Polling commissioned by Caritas Australia to coincide with COP27 finds climate change is the biggest concern for three out of four young Australians, well ahead of conflict and health crises.
Despite the ongoing war in Ukraine and the devastating impacts from the COVID-19 pandemic, only 10 per cent of Australians aged 18-34 cited conflict as their biggest global concern, and only 9 per cent cited health crises.
These results emerge as global carbon emissions are higher than ever, with the Global Carbon Project reporting last week that the planet is due to use up its 1.5 degree Celsius carbon budget within the next nine years.
A key question for the COP27 talks in Egypt is ‘who should pay the costs of global warming?’. The research also found that nine in ten Australians believe the biggest polluters should pay for the impacts of climate change, with young Australians being slightly more likely to believe this.
Damian Spruce, Caritas Australia’s Advocacy Associate Director, said: “Young Australians clearly believe that big polluting nations need to pay for the loss and damage inflicted on nations which bear the brunt of climate change. These countries, like our neighbours across the Pacific, are the least responsible for climate change but the most heavily impacted. Young Australians in particular stand against this climate injustice.”
For all Australians, rising food costs are a key concern when it comes to the impacts of climate change for the region, followed by increases in extreme weather, bushfires and droughts. Further, nearly six in ten young Australians are concerned with the impact of climate change on future generations in Australia and the Pacific region.
In the Pacific, rising food costs have been a serious problem over the past years. In Samoa, Caritas Samoa is paying double what they used to for basic food items like rice, chicken and cooking oil. This is due to a range of factors, including COVID-19 and the global food shortages due to the war in Ukraine, but there is no denying that climate change is having a serious impact.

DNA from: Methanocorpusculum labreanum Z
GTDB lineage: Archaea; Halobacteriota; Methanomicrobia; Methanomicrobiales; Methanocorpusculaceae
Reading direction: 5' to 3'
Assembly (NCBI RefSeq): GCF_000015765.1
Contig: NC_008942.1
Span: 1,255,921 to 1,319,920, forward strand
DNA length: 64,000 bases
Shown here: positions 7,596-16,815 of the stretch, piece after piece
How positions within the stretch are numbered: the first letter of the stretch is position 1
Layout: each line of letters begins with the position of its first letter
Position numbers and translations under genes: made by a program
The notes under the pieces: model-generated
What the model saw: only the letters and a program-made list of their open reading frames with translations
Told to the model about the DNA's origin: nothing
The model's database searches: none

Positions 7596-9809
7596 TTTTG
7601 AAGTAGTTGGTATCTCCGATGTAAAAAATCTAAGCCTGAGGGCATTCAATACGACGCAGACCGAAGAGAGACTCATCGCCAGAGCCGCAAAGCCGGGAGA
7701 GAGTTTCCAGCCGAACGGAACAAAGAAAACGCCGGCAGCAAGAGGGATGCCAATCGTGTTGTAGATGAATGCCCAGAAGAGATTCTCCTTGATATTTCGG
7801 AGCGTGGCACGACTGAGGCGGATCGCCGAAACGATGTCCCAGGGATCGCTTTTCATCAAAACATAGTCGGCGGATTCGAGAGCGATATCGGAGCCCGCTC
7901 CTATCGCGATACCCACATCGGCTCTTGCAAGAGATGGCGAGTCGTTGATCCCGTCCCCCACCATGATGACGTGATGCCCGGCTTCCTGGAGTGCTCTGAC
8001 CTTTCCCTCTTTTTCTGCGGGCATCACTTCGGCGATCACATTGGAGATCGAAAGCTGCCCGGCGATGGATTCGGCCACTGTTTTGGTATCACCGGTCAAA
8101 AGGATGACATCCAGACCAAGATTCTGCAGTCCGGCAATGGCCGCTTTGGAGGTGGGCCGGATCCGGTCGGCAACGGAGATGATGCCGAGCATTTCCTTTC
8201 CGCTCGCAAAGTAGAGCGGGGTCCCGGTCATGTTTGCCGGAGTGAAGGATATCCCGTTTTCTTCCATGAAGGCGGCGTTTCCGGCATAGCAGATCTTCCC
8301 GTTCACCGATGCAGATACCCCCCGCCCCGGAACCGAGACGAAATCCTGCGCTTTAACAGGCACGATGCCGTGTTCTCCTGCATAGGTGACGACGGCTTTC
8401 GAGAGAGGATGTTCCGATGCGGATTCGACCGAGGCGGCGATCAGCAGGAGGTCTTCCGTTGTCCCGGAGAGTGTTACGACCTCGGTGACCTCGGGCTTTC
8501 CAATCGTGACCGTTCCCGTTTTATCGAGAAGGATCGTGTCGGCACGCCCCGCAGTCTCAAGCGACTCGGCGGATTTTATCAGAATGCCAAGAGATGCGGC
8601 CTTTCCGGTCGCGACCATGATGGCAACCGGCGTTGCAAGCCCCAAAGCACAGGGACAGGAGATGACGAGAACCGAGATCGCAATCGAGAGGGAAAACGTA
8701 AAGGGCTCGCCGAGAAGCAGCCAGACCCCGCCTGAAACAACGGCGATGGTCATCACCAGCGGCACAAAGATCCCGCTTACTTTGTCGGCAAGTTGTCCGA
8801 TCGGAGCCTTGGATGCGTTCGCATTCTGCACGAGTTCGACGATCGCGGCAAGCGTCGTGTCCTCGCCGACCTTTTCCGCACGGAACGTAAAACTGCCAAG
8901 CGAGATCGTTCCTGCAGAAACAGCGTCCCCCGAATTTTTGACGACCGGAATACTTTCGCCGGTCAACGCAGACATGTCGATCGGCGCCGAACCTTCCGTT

“Here in Australia, we are worried about the impacts of climate change on food prices, but the Pacific region is already facing this challenge, and in some communities have been facing food security issues for years already. Many farms and fisheries are no longer as productive as they used to be, and in many cases after disaster events are taking years to rebuild to levels where they can sustain communities. Entire communities are impacted by this, and the problem isn’t going away.”
A new report, “Twin clouds on the horizon”, by Caritas Oceania and Jubilee Australia Research Centre shows that the Pacific region is facing a perfect storm of climate change-induced disasters and skyrocketing debt burdens. The report calls for international governments, including the Australian Government, to take the lead on climate debt in the Pacific through restructuring debt, improving climate finance and funding the Pacific Resilience Facility.
“We’ve brought this report to COP27, where we are trying to ensure that the Pacific region remains a focus for global climate change talks,” said Dr Spruce.
Less than half of Australians think the Albanese government is doing enough in terms of climate action, but only three out of ten young Australians think that the Albanese government is doing enough for climate action.
“We have seen some good changes with the Albanese Government, but we need to see more. We cannot build strong relationships in the region when we are not paying attention to the issues that matter most for our neighbours, like climate action. We’re calling on the Australian Government, and indeed the world, to ensure that the communities living on the frontlines of climate change do not need to pay for the excesses of the big polluters,” said Dr Spruce.
The poll was conducted by Antenna Insights on behalf of Caritas Australia and included 1006 Australians from a national sample weighted for representation against the 2021 census. The survey was conducted between 31 October to 2 November 2022.
With thanks to Caritas Australia.